Let me make a safe assumption: You’re probably at home this morning feeling uncomfortably bloated from yesterday’s Thanksgiving dinner. Most likely, you’re lounging around in your sweatpants as the waistband expands and contracts with each labored breath.
Of course, nowadays, you could leave the house in your sweatpants and no one would care. Even some work environments have embraced the “athleisure” trend, which has made sportswear acceptable in public. It turns out that the ultimate in unflattering apparel has become perfectly normal for most social occasions — and offices.
But how did this societal breakdown occur?
When sweatpants were originated in the 1920s, their creator, Le Coq Sportif founder Émile Camuset, saw them as much-needed comfortable sportswear for athletes of the day. The simple gray sweatpants — named for their ability to absorb sweat (duh) — were a utilitarian but highly effective answer to the tight-fitting trousers that had dominated men’s fashion since the French Revolution.
“Sweatpants were very much associated with sport following their invention,” explains Shaun Cole, a cultural and fashion historian at the London College of Fashion. “They were popularized as ideas of health and an athletic body became more fashionable.” They quickly began appearing at the Olympics, and it was commonplace to see athletes wearing them there by 1936. Still, while seeing athletes in sweats would help to popularize them, for the next few decades they would remain strictly workout attire.
It remained this way until the 1980s. (Though it should be mentioned that 1976 was a landmark year for sweatpants, with Rocky featuring one of the most iconic sequences in film history.) “The growth in gym use and the new waves of health and fitness in the 1980s certainly saw the move of sweatpants from the sports-specific context to a more general leisurewear one,” Cole explains. Jane Fonda’s iconic 1982 workout video helped things along as well. From there, says Cole, “The casualization of fashion set a tone in which men and women could acceptably be dressed in this way.”
A debt of gratitude is also owed to a 1971 conference between gang leaders in the Bronx. The Hoe Avenue Peace Meeting was a gathering of more than 40 of New York’s top gangs where they laid out a plan to end street violence. This meeting is widely credited with the birth of hip hop, as many disputes that once would’ve been settled with weapons were now settled with rap battles and break dancing. The regalia for such battles? The track suit. As chronicled in The Daily Beast, the tracksuit allowed for comfort and mobility, while simultaneously being available in a wide variety of colors. When Run DMC hit the scene in matching Adidas tracksuits, it would forever be a part of hip-hop culture.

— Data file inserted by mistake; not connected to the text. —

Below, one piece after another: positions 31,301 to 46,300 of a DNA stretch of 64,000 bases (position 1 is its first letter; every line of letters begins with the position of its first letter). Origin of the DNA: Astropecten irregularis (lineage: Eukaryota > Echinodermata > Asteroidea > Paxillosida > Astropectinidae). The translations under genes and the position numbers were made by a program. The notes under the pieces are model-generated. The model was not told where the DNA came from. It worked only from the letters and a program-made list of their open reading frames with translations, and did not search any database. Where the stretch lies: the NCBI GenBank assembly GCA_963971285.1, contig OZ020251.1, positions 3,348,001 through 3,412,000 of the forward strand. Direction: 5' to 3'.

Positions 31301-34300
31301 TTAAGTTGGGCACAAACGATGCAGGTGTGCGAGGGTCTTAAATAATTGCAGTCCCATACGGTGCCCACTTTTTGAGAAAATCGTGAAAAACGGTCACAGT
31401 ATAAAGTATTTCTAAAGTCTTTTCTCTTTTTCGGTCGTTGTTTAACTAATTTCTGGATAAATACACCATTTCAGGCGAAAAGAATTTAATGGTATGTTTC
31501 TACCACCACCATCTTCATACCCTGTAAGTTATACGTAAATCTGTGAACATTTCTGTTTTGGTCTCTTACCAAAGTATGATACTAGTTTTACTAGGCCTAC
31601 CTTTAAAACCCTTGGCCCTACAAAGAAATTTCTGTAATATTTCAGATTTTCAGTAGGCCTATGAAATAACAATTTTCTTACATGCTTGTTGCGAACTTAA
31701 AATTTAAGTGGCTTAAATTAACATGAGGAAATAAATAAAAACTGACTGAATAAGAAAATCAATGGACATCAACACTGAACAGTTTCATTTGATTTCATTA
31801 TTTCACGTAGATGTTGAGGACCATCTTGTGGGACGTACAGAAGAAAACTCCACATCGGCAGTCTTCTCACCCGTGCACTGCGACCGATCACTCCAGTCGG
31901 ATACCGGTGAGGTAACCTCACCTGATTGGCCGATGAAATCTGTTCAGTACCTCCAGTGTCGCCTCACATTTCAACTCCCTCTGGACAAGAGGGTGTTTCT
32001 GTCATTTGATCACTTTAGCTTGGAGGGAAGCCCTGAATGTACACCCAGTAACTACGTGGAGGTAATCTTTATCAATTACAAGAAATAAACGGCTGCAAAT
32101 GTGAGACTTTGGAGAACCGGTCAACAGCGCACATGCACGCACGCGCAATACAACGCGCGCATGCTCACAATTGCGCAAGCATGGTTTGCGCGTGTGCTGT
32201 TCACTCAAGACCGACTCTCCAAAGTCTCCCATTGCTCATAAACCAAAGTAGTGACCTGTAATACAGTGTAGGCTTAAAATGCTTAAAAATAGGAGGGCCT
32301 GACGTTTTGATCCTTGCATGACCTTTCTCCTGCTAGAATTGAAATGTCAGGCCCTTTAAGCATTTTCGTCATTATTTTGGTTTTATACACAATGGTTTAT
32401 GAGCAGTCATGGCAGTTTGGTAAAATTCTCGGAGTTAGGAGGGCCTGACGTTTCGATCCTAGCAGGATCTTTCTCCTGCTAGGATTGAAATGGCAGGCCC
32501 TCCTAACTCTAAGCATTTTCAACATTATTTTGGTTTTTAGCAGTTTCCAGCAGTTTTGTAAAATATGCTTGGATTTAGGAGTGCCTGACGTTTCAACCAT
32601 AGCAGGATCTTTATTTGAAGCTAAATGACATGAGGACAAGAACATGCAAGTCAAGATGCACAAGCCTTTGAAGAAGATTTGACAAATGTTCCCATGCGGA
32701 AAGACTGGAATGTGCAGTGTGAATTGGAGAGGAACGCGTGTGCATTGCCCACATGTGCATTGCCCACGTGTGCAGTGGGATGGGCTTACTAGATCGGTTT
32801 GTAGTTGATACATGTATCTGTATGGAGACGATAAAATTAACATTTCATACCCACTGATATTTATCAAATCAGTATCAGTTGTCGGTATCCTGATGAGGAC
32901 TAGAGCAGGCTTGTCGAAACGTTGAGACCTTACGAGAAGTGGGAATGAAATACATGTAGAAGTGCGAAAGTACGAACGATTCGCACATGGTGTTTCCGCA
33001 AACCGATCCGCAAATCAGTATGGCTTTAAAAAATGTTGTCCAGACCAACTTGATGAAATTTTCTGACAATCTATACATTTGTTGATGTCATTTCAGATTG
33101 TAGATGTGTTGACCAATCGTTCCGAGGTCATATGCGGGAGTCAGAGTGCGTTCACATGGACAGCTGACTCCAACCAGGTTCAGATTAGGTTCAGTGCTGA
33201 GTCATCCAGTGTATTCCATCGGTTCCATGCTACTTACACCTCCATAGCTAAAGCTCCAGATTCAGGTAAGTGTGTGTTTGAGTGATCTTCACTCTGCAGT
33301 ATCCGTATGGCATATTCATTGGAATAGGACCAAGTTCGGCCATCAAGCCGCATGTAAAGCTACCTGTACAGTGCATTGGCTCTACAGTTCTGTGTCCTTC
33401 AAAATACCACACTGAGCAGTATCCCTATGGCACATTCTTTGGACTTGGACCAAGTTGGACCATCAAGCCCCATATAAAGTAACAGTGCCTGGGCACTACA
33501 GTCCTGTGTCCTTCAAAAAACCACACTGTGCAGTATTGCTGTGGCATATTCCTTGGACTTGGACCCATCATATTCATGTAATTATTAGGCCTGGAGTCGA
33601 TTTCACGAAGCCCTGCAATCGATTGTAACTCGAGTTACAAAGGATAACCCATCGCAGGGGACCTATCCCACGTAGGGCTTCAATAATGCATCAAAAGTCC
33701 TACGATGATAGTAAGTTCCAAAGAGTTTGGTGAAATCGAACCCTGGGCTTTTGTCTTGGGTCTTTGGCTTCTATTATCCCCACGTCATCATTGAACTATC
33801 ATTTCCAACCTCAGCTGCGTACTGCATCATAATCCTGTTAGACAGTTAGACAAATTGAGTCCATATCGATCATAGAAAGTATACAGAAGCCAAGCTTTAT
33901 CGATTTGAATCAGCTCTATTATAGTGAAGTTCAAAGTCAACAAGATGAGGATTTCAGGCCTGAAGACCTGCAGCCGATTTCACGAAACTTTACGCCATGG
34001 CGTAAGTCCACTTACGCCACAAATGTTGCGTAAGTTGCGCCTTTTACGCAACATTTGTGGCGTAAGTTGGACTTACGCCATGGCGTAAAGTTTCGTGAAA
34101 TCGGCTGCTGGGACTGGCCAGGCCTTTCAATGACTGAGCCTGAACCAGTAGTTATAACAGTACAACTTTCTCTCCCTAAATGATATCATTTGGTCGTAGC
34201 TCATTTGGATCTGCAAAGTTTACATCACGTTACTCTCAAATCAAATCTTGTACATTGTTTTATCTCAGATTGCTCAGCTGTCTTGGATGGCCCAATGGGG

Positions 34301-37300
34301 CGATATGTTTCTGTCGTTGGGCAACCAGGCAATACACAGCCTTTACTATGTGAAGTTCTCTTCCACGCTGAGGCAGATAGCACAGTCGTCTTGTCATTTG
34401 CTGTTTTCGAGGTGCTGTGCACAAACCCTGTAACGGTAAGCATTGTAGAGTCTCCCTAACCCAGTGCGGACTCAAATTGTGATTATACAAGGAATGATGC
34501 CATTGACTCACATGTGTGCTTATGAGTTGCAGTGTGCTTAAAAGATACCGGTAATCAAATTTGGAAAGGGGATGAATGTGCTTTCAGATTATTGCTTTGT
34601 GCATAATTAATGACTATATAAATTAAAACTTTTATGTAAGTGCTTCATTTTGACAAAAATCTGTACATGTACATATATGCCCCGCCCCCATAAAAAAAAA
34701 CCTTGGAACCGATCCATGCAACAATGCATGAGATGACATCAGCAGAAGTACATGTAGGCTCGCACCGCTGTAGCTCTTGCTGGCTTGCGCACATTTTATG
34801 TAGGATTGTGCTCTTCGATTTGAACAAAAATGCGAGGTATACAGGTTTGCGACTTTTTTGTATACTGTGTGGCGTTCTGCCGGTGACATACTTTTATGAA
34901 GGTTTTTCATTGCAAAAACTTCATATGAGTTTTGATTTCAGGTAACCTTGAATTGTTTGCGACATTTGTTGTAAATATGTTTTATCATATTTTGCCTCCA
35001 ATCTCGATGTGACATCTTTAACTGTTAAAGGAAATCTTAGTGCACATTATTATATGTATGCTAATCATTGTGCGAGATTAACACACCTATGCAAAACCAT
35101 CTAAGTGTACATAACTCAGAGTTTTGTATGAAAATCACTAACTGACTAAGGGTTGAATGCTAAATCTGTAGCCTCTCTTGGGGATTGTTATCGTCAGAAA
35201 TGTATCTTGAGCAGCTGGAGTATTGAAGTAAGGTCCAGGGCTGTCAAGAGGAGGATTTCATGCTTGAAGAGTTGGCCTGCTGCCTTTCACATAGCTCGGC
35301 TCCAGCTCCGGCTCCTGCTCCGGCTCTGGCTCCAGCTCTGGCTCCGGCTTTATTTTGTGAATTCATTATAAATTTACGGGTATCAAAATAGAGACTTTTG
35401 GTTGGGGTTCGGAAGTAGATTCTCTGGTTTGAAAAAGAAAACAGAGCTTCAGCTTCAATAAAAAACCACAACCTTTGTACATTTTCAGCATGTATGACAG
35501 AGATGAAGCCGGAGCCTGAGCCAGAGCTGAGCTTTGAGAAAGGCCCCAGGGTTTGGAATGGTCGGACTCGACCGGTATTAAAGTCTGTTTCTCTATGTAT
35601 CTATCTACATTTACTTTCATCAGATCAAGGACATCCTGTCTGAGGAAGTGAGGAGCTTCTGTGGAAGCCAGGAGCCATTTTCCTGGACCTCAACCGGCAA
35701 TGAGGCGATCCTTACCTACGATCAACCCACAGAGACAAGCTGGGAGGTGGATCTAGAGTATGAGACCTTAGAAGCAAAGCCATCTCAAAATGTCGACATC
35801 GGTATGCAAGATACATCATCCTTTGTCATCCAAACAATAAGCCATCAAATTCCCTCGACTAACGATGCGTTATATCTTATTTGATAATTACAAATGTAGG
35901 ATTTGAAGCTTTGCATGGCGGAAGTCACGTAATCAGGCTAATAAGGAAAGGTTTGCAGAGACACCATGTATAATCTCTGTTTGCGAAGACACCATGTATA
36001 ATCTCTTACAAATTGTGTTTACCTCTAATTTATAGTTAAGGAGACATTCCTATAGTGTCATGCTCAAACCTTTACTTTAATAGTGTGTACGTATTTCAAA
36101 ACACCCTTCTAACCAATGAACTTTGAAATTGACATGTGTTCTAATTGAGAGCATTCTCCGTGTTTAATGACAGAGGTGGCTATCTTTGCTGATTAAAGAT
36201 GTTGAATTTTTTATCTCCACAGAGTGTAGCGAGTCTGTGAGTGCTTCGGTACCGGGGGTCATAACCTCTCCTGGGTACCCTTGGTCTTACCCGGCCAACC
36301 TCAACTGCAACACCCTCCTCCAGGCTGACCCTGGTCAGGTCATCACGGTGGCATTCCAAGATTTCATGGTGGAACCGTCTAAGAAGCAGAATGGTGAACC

But those pockets of cultural change still didn’t permeate the mainstream for some time — as late as 1993, Jerry scolded George on Seinfeld for wearing sweatpants in public, informing him he’s just telling the world that he’s given up. And 11 years later, one of the Mean Girls was ostracized for wearing them on a Monday.
Not that there wasn’t some movement toward acceptance. In 1998, the debut of premium-priced yoga pants by Lululemon would give women tight-fitting sweatpants that were much more flattering than the traditional baggy type. That really was the genesis of where we’re at today and the precursor to 2013, the year the athleisure trend hit the mainstream. Case in point: In 2013, under his stage name Childish Gambino, Donald Glover released his hit single “Sweatpants,” a song that was neither about, or even featured the word “sweatpants”: When asked about this, Glover offered the explanation, “Rich people wear whatever they want.”
2013 was also the year denim sales started taking a big hit — about 5 percent — a trend that’s continued every year since. Meanwhile, around that time, Aeropostale, Urban Outfitters, American Eagle and H&M (among others) started featuring athleisure clothing lines. “Athleisure is an interesting concept in bringing together a new idea about athleticism and health consciousness with designer-price branded or produced clothing,” explains Cole. The movement has become so popular that the practicality has become secondary to the look, with Cole citing examples of cashmere sweatpants as the prime example of impractical athletic wear.
So what does this mean for you and your sweatpants as you stare into the refrigerator at endless leftovers? If you’re staying home, nothing. But if you become a bit stir-crazy and decide you really want to see if Best Buy has any discounted Fitbits left on this Black Friday, know that you won’t have to waste any time changing your clothes. Because the sweatpants you once employed mainly to ease your bloat now mean you’re completely fashionable and totally on-trend.